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OUR ancestors were persons of leisure. They appropriated each day in the year to the memory of remarkable persons or events. The EveRY-DAY Book will relate the origin of these three hundred and sixty-five celebrations, with interesting accounts of the individuals and circumstances commemorated. It will especially describe the National and Domestic Festivities at the Remarkable Seasons, and on the great Holidays that are still kept; particularly those on New Year's day—Twelfth day— St. Agnes' eve—Candlemas day—St. Valentine's day–Shrovetide — Ash Wednesday — St. David's day—St. Patrick's day—Palm Sunday–Lady day—All Fools' day — Maundy Thursday—Good Friday — Eastertide—Hock day—St. George's day—May day— Royal Oak day—Whitsuntide— St. Barnabas' day — St. John's eve — St. Swithin's day—Lammas-tide—Corpus Christi day —Midsummer-tide—Michaelmas-tide — Allhallow e'en — Gunpowder Plot day—St. Andrew's day—Christmas-tide—Childermas day—New Year's eve, &c. While recording such observances, it will entertain the reader with descriptions of numerous Popular Merriments and Usages, a few of which may be mentioned as instances: namely, Fairs—Wakes—Morris Dancings—Harvest Homes—Shearings–Mayings—Aleings — Wassailings — Mummings — Soulings—Waits — Eton Montem—IIogmany—Yule, &c. Besides a multitude of subjects of this description, the amusing character of the EveRY-Day Book will be increased by curious details respecting Flinging the stocking—The Wandering Jew—Hand of Glory—Glastonbury thorn—Wrestling— Kissing—Man in the Moon — Robin Hood — The Merry Thought—Tea—The Drama—Highgate oath — Dunmow flitch—Winifred's well — Music — Horn Fair —Old Nick—Joint ring—Robin Goodfellow—Robin Badfellow—Passing bell— Wedding ring—Death watch—The Grace cup — Archery—Cockfighting – Breaking up — Jack a Lanthorn –Second sight— Barber's pole—Strewing rushes— Bleeding of the Murdered—Under the Rose— Sitting cross legged—Longevity— Coronation stone–Sneezing—Bear baiting—Lady in the straw—Seventh son of a seventh son–True lover's knot—Blindman's buff—Curfew bell–Divining rod– Hunt the slipper—Roodlost—Nightmare — Pricking in the belt—Dress—Cursing by bell, book and candle—Golf–Black's the white o' my eye–Garnish–Barring out at school—Groaning cake—Chiromancy—Cunning men – Undertakers—Marriages – Penny weddings — Vanes — Love charms — Toys — Storms — Moles— Cramp rings—Horseshoes— Fools—Jesters—Apparitions—Babies in the eyes— Fairy rings—Autographs—Witch finders—Witches—Wizards—Shop signs—Cries - Amulets – Duels—Charms — Healths — Exorcisms – Evil eyes – Eclipses— Shooting stars—Gypsies—Sin eaters—Corpse candles–Misers—Quacks—Incantations—Crickets—Bonfires—Old saws—Philtres—Frosts—Fairies—Somnambulists — Christenings — Pawnbrokers' balls — Burials — Cuckolds — Processions — Spectres—Lucky and unlucky numbers–Newspapers—Christmas-boxes—Bogles— Brownies – Spunkies — Kelpies — Wraiths — Dwarfs—Giants — Fascinations—Tobacco–Snuff—Sorcerers — Songs–Hair and Wigs—Vigils—Spirits – Omens—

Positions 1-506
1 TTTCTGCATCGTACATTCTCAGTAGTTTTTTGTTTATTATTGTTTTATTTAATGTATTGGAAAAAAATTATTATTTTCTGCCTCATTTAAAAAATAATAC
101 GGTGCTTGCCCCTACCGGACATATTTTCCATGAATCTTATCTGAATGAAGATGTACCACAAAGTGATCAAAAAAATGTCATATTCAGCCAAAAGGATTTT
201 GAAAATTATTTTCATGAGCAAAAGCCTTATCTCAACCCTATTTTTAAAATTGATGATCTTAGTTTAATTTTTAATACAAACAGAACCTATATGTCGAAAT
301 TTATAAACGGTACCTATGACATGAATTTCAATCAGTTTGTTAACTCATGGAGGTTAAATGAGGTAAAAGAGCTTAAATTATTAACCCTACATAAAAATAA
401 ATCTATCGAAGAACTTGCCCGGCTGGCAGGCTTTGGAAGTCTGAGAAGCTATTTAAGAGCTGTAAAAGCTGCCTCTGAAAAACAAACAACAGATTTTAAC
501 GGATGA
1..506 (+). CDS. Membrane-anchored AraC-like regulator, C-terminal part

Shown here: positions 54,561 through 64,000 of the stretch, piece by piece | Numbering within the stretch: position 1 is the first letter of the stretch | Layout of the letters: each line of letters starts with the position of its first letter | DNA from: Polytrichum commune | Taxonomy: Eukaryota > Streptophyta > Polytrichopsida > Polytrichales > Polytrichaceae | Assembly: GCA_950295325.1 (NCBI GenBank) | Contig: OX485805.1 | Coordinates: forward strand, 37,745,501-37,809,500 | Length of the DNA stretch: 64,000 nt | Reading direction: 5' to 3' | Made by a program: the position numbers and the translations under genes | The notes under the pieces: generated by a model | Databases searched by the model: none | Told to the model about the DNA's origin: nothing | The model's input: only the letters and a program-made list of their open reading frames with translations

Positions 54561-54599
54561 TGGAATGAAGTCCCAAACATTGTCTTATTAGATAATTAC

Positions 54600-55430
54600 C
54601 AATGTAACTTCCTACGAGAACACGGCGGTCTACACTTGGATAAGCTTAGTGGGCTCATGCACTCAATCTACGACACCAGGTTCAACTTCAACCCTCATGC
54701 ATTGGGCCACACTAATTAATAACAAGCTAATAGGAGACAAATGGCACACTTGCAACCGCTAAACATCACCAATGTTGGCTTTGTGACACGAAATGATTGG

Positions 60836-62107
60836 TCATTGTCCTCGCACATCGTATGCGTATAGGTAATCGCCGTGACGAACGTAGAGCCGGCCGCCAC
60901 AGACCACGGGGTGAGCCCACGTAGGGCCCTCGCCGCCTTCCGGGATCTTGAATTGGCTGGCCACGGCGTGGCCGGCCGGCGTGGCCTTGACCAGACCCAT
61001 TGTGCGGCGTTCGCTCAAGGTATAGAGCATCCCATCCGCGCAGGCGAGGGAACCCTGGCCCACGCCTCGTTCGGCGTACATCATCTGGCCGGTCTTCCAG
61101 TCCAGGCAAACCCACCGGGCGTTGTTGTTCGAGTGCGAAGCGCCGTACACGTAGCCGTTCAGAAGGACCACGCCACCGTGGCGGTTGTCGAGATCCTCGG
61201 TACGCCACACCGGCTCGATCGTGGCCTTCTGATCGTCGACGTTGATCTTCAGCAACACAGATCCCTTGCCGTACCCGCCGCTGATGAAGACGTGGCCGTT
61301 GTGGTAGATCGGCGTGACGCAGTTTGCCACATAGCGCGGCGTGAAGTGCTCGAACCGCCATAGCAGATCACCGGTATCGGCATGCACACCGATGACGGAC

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Familiars—Holy Wells—Gossips—Cards — Wrecks — Divinations— Betrothings— Shrouds—Inventions — Phenomena, &c. &c. &c. By the introduction of various topics and facts of a still more interesting and important nature, with suitable Historical, Biographical, Astronomical, and Seasonable Anecdotes—information that is useful to all, will be combined with amusement that is agreeable to most. THE EveRY-DAY Book will be a History of the Year. Whether it be con. sulted respecting to-day or to-morrow, or any other day, it will present acceptable particulars respecting the day sought. It becomes, therefore, a Perpetual Guide to the Year—not to any one year in particular, but to every year—and forms a Complete Dictionary of the Almanac, for the daily use and instruction of every person who possesses an Almanac, and desires a Key to it. In this view it will be the Every-DAY Book of pleasure and business—of parents and children, teachers and pupils, masters and servants: and, as Cowper says, that, “a volume of verse is a fiddle that sets the universe in motion," it is believed that his remark may be somewhat verified by the pleasant images and kind feelings, which the interspersion of much excellent poetry throughout the work is designed to create in all classes of its readers. Many essential particulars relating to the days of the week, the twelve months, the four seasons, and the year generally, will be arranged by way of Appendix, and there will be a copious Index to the whole. A number, or sheet of thirty-two columns, price threepence, will be published every Saturday till the undertaking is completed, which will be in about a yeara few weeks more or less. The Engravings in each will vary as to number: in some there may be only one or two; in others, three, or four, or five—according to the subject. It will form a large and handsome volume, containing a greater body of curious and interesting anecdotes and facts than exists in any other in the English language; and be illustrated by nearly two hundred Engravings from the original designs of superior artists, or from rare and remarkable prints and drawings. This mode of publication is adopted with a view to two objects: 1st, the general diffusion of useful facts in connection with various information; and 2dly, the attainment of additional particulars during its progress. To a large mass of materials already collected, communications respecting local usages or customs in any part of the United Kingdom, and Festival Ceremonials abroad, will be especially acceptable. Such communications, or any useful hints or suggestions, or permission to extract from books or manuscripts, it will give me great pleasure to receive, and to acknowledge as circumstances may require.